South by Southwest (SXSW) invites the Internet community at-large to vote on the 3285 panel and speaker proposals. This popular input is balanced with editorial and staff contributions to decide the 300+ presentations and panels that will form SXSW Interactive 2012.
The Panel Picker closes midnight, Friday Sept 2. Get your votes in for your favorite Big Data proposals. Here’s a small section, including our own proposal with colleagues Pete Warden of Jetpak, George Oates from the Open Library, and Ian Eure from Simple Geo:
Creating an Internet of Entities (Factual et al.)
The Internet today consists of a morass of redundant content: the ~17m businesses and POI in the US, for example, are duplicated over 1.2 billion website across over 5 million domains. This tangle of duplicate, fragmentary, and often incorrect information ensures that unequivocally identifying a person, place or thing on the Internet will always be a challenge. The members of this panel are working to fix this, and will discuss their projects in the Library, Geo, and Big Data sectors that are creating an Internet where real-world things and concepts can be referenced unambiguously. It focuses on pragmatic, real-world examples: the panelists each highlight their specific experiences in creating platforms and apps that identify and disambiguate individual entities across applications and verticals, and describe both the pitfalls and benefits of working towards an Internet of Entities.
Disambiguation: Embrace wrong answers & find truth (Infochimps)
Where are all the coffee shops in my neighborhood? Seemingly easy questions can become complex when you consider ambiguity. This one sounds simple until you consider that folks may define “coffee shop” differently and the boundaries of your “neighborhood” differently. One person’s Central Austin, may be someone else’s South Dallas. How about instead of working too hard to define the parameters in an attempt to completely remove the ambiguity, we instead look at what people do, interact with and talk about. We can watch what people do and decide from there what a coffee shop is and where the boundaries of your neighborhood are. It might not be the “truth”, but it can be darn close. When we learn to embrace ambiguity, not only can we still find the answers to our questions, but we can also find answers to questions we hadn’t even thought to ask.
Big Data: Powering the Race for the White House (Engage et al.)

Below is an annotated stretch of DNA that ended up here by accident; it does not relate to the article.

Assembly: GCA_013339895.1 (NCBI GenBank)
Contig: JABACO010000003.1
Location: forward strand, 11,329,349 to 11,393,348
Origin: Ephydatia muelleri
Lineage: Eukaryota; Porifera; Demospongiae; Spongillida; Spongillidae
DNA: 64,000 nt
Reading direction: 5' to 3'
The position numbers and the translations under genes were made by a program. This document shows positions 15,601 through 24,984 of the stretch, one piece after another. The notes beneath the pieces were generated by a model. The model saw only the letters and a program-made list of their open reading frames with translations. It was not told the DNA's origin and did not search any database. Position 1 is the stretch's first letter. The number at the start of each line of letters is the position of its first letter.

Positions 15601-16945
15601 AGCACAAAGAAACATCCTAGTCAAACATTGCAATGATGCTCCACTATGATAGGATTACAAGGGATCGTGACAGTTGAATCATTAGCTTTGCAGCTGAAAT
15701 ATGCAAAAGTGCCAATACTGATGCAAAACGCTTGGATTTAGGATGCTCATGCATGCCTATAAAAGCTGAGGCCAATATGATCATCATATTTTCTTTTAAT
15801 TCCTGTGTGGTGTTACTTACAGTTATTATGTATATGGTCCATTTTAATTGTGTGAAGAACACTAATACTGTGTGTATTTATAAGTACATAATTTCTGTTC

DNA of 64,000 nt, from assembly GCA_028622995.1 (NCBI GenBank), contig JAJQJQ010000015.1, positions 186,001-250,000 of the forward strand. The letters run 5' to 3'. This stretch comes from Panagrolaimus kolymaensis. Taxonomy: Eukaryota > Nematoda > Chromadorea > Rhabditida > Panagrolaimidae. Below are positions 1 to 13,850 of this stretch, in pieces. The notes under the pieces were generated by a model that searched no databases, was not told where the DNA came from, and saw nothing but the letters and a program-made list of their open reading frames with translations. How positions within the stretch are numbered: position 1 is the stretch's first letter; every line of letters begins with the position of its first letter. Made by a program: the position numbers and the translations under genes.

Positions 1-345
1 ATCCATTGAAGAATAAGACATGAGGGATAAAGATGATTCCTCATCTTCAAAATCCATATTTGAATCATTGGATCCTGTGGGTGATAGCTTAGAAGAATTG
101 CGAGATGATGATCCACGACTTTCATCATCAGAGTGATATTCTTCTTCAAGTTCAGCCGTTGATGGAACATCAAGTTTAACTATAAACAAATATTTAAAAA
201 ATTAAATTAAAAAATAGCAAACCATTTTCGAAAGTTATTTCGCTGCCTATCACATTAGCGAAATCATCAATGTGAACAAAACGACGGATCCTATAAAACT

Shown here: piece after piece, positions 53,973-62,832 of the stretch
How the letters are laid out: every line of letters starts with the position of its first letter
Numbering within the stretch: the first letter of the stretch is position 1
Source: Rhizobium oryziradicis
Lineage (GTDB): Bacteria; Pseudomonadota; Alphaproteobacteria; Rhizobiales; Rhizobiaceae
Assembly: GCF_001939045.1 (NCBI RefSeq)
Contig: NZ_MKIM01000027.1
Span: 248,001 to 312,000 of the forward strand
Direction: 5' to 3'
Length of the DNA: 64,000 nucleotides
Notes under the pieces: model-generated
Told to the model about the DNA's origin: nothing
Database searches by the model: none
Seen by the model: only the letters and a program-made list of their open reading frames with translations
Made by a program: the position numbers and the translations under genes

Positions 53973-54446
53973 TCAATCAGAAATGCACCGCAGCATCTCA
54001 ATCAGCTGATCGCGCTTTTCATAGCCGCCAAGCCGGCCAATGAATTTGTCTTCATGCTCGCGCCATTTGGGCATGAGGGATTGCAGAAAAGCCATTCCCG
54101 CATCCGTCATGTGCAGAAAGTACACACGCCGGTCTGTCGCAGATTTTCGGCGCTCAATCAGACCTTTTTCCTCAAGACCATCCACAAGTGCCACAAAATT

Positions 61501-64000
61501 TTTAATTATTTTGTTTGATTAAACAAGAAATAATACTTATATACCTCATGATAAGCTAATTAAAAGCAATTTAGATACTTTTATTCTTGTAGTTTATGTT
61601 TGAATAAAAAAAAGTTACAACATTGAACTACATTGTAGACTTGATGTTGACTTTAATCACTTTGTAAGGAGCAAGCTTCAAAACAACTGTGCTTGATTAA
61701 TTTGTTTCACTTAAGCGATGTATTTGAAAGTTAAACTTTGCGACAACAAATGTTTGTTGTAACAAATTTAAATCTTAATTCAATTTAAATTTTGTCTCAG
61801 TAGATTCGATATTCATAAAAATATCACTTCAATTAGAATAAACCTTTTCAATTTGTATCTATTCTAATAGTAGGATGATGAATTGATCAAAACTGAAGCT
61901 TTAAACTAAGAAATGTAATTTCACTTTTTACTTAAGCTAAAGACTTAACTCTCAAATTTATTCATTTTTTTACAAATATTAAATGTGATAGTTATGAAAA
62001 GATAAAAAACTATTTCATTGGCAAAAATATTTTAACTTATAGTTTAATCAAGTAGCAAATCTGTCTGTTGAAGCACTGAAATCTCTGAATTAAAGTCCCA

Despite the advent of new media, campaigns for President still measure the electorate in pretty much the same way they did 40 years ago, through traditional polls to landline phones. That could all change this year. The hottest job in today’s Presidential campaigns is the Data Mining Scientist – whose job it is to sort through terabytes of data and billions of behaviors tracked in voter files, consumer databases, and site logs. They’ll use the numbers to uncover hidden patterns that predict how you’ll vote, if you’ll pony up with a donation, and if you’ll influence your friends to support a candidate. This panel will delve deep into the world of real-time data on Presidential campaigns, showing how it’ll be used to make decisions on everything from the layout of a signup form to where to spend millions of advertising dollars in the closing days of a campaign. Forget about which candidate has the most likes on Facebook or followers on Twitter – and learn why 2012 will be the year of Big Data in American politics.
How to get super powers with crowdsourcing (Gigwalk)
Ever looked at your e-mail inbox and thought to yourself “If only I could replicate me, maybe I could get all this stuff done?” Ever needed to validate data in 100 different locations – such as every bill board you’ve placed across America – all at once? Every wondered which market in your neighborhood has the cheapest beer? Ever thought, hmmm wouldn’t it be funny if Moby Dick was translated into emoji emoticons? Well, you can do all of that and more – and you don’t really need super powers to make it happen. Just a crowd. A tech-savvy, distributed, connected crowd who can extend you. This presentation will provide a serious and sometimes humorous look into crowdsourcing and the impact it has on the work we do.
Freakin’ fast Cassandra: how do they do it? (Twitter, Acunu)
Ryan King (System Engineer at Twitter) and Tom Wilkie (co-founder and VP engineering at Acunu) delve into the bowels of Apache Cassandra, the highly scalable second-generation distributed database in use at Twitter, Netflix and more others. In this talk, they’ll look at how Cassandra works and show you how to make it growl! This dual session will share the journey the Cassandra team at Twitter has taken to make Cassandra deliver on its promises while Acunu will talk about the dramatic performance improvements that take place when you move some of the heavy-lifting into the Linux kernel, by using the open source storage engine for Big Data, codename Castle.
– Tyler Bell